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Changes in Cultivar Reactions to Tungro Due to Changes in ?Virulence? of the Leafhopper Vector. G. Dahal, Plant Pathology Department, International Rice Research Institute, P.O. Box 933, Manila, Philippines, Present address: Institute of Agriculture and Animal Science, Tribhuvan University, P.O. Box 984, Kathmandu, Nepal; H. Hibino(2), R. C. Cabunagan(3), E. R. Tiongco(4), Z. M. Flores(5), and V. M. Aguiero(6). (2)(3)(4)(5)(6)Plant Pathology Department, International Rice Research Institute, P.O. Box 933, Manila, Philippines, (2)Present address: National Agriculture Research Centre, Tsukuba, Ibaraki, 305 Japan. Phytopathology 80:659-665. Accepted for publication 12 January 1990. Copyright 1990 The American Phytopathological Society. DOI: 10.1094/Phyto-80-659.

Populations of green leafhopper (GLH), Nephotettix virescens, were collected from five locations in the Philippines from August 1986 to January 1988 and reared on GLH-susceptible rice cultivar Taichung Native 1 (TN1). First or second generation adults that had fed on rice plants infected with rice tungro bacilliform virus (RTBV) and rice tungro spherical virus (RTSV) were tested for their feeding behavior by the honeydew-based bromocresol-green test during a 1-day inoculation access feeding on seedlings of IR26 and IR36 which were moderately resistant to GLH; IR54, IR62, and IR64 which were resistant to GLH; and susceptible TN1. A colony maintained on TN1 in a greenhouse served as the control. Inoculated seedlings were indexed by latex serology. Third or fourth generations were tested for GLH preference, population increase, and nymphal mortality. Populations collected in 1987 from Bicol; Koronadal, South Cotabato; Maligaya, Nueva Ecija; Leyte; and Los Ba?os, Laguna, fed more from phloem and transmitted RTBV and RTSV together more efficiently on GLH-resistant test cultivars than did the greenhouse colony. On these cultivars, the field populations showed higher preference, less nymphal mortality, and greater population buildup than did the greenhouse colony, indicating higher virulence of the field populations to the resistant cultivars. GLH populations collected at Los Ba?os in 1986 fed largely from xylem and transmitted mainly RTBV alone on IR54, whereas those collected in 1987 and 1988 fed more from phloem and efficiently transmitted RTBV and RTSV together on IR54. At Los Ba?os, RTBV and RTSV incidences on IR54 and other related GLH-resistant cultivars were negligible in 1985 and 1986; the incidences were very high in 1987 and 1988. Apparently, IR54 and other related GLH-resistant cultivars were severely infected in 1987 due to a shift of GLH ?virulence? to these cultivars. The ?virulence? of a field population to the GLH-resistant cultivars was reduced drastically when the population was continuously reared on TN1 for seven or more generations.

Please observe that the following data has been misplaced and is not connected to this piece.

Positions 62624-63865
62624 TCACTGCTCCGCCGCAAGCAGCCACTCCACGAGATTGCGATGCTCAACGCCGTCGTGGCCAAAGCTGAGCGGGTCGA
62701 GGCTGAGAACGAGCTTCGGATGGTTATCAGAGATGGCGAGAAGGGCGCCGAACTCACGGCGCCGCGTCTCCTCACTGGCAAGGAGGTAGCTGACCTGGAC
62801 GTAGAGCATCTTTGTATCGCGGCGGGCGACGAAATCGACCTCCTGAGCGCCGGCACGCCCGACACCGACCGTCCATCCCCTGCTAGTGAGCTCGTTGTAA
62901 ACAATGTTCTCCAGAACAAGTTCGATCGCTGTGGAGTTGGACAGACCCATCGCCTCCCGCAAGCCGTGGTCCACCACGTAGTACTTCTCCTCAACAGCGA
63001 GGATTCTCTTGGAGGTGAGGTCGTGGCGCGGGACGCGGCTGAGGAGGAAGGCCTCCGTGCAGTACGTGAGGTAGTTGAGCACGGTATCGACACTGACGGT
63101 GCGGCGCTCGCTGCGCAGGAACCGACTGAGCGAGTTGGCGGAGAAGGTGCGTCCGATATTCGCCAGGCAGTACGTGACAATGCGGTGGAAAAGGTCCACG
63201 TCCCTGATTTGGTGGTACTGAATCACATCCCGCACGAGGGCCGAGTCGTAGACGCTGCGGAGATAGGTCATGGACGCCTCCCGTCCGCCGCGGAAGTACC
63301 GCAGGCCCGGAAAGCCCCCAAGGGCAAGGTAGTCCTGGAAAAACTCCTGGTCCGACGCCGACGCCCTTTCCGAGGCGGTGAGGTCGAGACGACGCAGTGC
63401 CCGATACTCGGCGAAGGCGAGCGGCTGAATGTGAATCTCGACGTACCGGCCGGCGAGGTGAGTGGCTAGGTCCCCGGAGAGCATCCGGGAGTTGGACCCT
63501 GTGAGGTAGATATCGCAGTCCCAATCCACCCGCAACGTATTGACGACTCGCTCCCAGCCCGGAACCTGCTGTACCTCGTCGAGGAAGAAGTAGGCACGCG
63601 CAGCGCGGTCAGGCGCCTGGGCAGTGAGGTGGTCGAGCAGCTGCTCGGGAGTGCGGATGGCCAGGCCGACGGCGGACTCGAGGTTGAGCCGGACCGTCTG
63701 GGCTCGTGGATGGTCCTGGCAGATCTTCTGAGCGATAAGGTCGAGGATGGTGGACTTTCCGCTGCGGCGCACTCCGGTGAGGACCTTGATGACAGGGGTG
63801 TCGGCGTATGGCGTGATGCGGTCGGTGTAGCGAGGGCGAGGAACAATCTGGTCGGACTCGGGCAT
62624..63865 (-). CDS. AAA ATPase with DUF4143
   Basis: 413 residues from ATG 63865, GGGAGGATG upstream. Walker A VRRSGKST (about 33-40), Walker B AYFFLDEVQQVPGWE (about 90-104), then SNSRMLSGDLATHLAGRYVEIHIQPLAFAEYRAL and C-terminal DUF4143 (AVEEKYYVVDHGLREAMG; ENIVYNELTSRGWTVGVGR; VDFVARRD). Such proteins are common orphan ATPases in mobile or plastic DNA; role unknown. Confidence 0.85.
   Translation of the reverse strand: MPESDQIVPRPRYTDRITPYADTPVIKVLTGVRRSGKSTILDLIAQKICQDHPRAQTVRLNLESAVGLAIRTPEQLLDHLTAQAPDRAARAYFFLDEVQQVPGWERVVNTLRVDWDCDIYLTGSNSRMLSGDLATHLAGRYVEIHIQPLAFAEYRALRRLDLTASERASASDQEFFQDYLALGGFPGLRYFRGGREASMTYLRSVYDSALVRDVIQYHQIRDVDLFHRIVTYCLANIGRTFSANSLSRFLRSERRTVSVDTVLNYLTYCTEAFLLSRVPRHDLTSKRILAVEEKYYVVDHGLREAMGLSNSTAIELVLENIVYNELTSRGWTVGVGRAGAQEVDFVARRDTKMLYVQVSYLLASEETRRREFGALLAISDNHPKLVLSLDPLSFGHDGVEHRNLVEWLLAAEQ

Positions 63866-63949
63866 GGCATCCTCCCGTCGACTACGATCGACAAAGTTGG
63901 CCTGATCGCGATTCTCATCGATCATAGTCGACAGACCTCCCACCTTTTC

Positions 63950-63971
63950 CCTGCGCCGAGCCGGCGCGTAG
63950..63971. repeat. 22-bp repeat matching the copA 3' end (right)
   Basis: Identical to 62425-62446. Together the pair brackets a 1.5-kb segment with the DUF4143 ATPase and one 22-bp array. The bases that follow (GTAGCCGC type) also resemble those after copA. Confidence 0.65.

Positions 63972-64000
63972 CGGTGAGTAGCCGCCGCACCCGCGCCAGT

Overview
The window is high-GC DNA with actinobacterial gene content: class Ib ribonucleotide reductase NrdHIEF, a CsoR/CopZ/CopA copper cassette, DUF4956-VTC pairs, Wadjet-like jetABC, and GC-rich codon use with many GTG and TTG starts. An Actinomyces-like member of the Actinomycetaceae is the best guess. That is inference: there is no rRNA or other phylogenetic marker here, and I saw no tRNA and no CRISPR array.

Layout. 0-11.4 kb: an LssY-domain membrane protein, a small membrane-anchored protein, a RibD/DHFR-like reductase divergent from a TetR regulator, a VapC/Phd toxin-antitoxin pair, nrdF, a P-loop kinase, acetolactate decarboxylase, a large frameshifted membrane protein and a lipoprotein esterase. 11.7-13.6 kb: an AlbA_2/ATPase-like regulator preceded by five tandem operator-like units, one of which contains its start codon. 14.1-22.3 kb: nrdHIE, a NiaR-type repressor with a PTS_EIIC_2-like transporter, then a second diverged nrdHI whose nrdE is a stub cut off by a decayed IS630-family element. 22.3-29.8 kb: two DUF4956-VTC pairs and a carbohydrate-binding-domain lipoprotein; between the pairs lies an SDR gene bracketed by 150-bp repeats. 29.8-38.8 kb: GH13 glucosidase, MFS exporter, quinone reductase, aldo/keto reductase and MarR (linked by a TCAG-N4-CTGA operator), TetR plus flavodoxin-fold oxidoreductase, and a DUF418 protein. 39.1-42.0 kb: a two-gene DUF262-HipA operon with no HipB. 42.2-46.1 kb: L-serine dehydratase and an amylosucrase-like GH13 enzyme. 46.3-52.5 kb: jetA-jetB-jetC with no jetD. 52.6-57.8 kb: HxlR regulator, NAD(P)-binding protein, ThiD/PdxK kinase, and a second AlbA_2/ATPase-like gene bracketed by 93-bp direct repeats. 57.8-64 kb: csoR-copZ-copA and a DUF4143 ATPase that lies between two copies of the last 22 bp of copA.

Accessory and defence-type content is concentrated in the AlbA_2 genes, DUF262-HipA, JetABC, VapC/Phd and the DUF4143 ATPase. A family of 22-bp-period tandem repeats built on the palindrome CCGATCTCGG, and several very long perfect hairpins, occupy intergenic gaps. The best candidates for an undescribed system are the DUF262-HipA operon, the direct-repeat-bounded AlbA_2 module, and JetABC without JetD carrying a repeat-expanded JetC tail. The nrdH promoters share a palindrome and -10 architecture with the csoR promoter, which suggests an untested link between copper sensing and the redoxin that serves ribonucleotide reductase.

Additional keywords: rice tungro disease, vector resistance.